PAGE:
We've all done it. Just after hitting the Send button, you realise that the email message and attachment you have just sent are on their way to the wrong Joe, Jim or Susan in your address book. The helpful auto-complete function in Outlook, designed to make life easier for you, has just landed you in trouble.
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A quick follow-up message asking Joe, Jim or Susan to ignore and destroy the contents is usually enough to save further embarrassment. But it shows just how easily information can leak out via email unless you have controls in place.
And it's not just accidental leaks that can occur. Ed Macnair, CEO at email and Web security company Marshal Ltd., says he was called in recently to help a certain large soap manufacturer that was worried about a competitor stealing its ideas.
"The competitor had come out with very similar products within a timeframe that would not be possible from normal R&D cycles. They were suspicious," he says.
The company used Marshal to fingerprint certain confidential documents, and instructed both the WebMarshal and MailMarshal products to look out for them. "Within a week, they found two people were sending out confidential data to their competitors," says Macnair. In this instance, the perpetrators were using webmail to try and avoid detection.
While USB sticks have attracted most of the headlines about data leakage recently, email remains one of the most open (and obvious) channels for information to pass outside an organisation.
"We estimate around 80 per cent of the information leakage goes out via email, the reason being that it is so easy to use," says David Stanley, European managing director for Proofpoint Inc., an email management company. "It is much easier to send an email than transfer a file on to a USB stick and then lose it."
He says most organisations have concentrated on keeping out external threats and have only recently started to monitor outbound email, and the results can be surprising. In one instance last month, an NHS trust, suspecting that its security policies were not being followed, invited Proofpoint to monitor its outbound email traffic. The company discovered 137 security breaches in a single week.
In most cases, says Stanley, users were just trying to do their jobs and were cutting corners with no malicious intent. But some serious breaches were discovered and may result in punitive action.
Most email management systems provide users with filters and mechanisms to control outgoing messages, but up to now their use has been limited. Andrew Kellett, a consultant with the London-based Butler Group, says users are finally catching up with the technology.
"I think the vendors got the solutions in place before the marketplace was really ready for them," he says. "But control of outbound email is becoming more common now. In the general data leakage prevention strategy, the email channel is one where companies can most easily make a difference."
But as he points out, successful control depends on companies having a proper set of policies, which are properly communicated and protect the right information. "It is not a quick fix. You have to go through a lot of stages to do the job properly," he says.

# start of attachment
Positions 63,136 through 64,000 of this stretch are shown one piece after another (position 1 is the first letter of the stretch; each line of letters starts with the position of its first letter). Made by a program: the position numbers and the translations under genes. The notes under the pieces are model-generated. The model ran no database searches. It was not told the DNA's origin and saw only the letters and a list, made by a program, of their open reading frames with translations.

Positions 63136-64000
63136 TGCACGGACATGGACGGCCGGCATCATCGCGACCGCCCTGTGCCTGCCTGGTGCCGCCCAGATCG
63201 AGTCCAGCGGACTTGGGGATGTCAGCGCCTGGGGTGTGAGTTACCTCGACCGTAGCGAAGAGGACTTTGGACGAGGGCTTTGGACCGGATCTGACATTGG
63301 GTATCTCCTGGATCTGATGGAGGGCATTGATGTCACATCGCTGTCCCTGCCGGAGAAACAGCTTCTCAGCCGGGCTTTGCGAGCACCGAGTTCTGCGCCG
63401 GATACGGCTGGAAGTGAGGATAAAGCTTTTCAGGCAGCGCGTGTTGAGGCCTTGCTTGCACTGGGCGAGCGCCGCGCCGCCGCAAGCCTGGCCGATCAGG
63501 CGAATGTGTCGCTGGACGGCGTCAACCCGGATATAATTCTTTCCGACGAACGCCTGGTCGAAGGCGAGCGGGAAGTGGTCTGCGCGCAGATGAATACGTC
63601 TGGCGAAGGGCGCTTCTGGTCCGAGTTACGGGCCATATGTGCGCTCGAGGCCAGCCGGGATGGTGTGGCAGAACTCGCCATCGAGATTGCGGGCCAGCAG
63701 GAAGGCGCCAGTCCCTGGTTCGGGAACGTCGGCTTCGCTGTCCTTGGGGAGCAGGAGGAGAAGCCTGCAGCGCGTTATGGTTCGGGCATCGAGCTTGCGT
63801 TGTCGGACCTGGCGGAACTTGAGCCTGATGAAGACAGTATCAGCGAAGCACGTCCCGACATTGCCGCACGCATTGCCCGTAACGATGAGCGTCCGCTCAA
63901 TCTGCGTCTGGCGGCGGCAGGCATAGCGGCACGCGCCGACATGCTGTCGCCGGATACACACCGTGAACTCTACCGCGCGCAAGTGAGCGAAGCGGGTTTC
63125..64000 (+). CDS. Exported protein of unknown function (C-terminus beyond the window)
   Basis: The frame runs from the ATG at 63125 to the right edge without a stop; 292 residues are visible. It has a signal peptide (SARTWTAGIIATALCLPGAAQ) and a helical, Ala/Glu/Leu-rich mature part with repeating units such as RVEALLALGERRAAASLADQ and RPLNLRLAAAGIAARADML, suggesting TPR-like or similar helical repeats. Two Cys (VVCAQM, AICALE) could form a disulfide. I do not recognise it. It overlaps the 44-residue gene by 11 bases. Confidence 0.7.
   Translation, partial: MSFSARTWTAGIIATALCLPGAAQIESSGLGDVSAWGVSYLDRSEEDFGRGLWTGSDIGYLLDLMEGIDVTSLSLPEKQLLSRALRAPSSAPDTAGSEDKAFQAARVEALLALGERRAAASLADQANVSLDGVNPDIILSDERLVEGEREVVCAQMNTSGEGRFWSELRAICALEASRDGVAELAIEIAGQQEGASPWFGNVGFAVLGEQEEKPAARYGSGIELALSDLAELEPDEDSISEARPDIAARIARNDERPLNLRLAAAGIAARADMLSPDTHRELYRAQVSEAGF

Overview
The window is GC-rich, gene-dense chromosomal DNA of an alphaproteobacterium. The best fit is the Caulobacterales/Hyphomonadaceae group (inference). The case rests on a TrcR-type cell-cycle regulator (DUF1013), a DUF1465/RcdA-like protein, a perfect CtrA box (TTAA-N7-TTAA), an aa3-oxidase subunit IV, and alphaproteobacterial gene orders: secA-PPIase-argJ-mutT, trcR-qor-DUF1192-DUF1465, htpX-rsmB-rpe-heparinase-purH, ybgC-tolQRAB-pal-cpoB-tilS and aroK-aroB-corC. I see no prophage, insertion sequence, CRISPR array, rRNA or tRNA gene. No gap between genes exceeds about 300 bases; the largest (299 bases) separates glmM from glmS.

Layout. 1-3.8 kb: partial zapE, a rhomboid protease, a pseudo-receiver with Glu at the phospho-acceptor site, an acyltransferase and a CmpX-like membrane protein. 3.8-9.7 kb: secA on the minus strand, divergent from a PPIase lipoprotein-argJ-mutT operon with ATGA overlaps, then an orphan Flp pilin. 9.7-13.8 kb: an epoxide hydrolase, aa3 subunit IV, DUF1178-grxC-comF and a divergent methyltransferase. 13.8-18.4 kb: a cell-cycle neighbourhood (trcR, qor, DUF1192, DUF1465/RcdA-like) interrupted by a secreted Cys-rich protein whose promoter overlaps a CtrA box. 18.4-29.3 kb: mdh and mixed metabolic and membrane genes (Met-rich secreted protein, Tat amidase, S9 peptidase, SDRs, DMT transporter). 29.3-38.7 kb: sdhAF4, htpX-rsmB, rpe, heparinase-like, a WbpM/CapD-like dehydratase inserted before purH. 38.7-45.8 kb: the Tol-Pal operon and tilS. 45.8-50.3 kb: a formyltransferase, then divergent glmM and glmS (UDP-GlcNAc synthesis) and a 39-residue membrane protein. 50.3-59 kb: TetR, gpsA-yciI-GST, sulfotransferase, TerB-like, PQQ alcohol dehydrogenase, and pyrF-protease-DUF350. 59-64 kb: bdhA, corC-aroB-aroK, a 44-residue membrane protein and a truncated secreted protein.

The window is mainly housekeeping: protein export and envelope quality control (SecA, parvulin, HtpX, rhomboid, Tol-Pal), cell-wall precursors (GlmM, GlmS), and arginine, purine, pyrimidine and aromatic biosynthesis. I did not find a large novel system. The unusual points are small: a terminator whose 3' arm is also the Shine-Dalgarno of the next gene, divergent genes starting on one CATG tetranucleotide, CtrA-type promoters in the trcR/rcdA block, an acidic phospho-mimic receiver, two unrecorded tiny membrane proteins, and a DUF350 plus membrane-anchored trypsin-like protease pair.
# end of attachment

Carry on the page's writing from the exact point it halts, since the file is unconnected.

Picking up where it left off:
James Blake, chief strategist at Mimecast Ltd., agrees: "Implementing an effective DLP strategy for email needs to be viewed in the context of an organisation's overall email compliance and risk management policy. Any email-oriented DLP solution must be content-aware as well as granular enough to deploy different policies for different users."
But as Sarah Deacon of Guidance Software Inc. points out, technology and policy have to track a moving target: "The majority of these systems rely on pre-created keywords, word weightings and document types to flag alerts and stop email travelling outside of an organisation. However, the type of information that can be leaked is ever changing and so there is a constant battle to maintain these criteria and traps."
It is also easy to overdo the security and create false positives, according to Patrick Walsh, marketing director at UTM (united threat management) vendor eSoft Inc. "In practice, monitoring outbound emails - flagging the emails with NHS numbers, licence numbers, or with 'Confidential' stamped on them - results in a lot of false positives," he says. "The 'confidential' tag, for example, is often found in the footer of emails sent by lawyers."
Much of the impetus to take control of outgoing email comes from the combined pressures of recent data-breach horror stories, and a need to comply with the growing body of regulation on data handling. But the security dangers are real, as an analysis of UK business by Forrester Research Inc. discovered early this year. The study found that two-thirds of UK companies were worried about email being used to disseminate company trade secrets or intellectual property, and 47 per cent had investigated a suspected leak of confidential or proprietary information via email in the previous 12 months.
And there are other advantages of monitoring email. According to Marshal's Ed Macnair, one company became so worried about its high level of staff turnover that it decided to check for any CVs going out over email. The CVs were not blocked, but the HR department was notified so that pre-emptive action could be taken to keep the employee in question. A pattern soon emerged: most of the applications were from staff working for the same unpopular manager. The staff turnover problem was soon solved.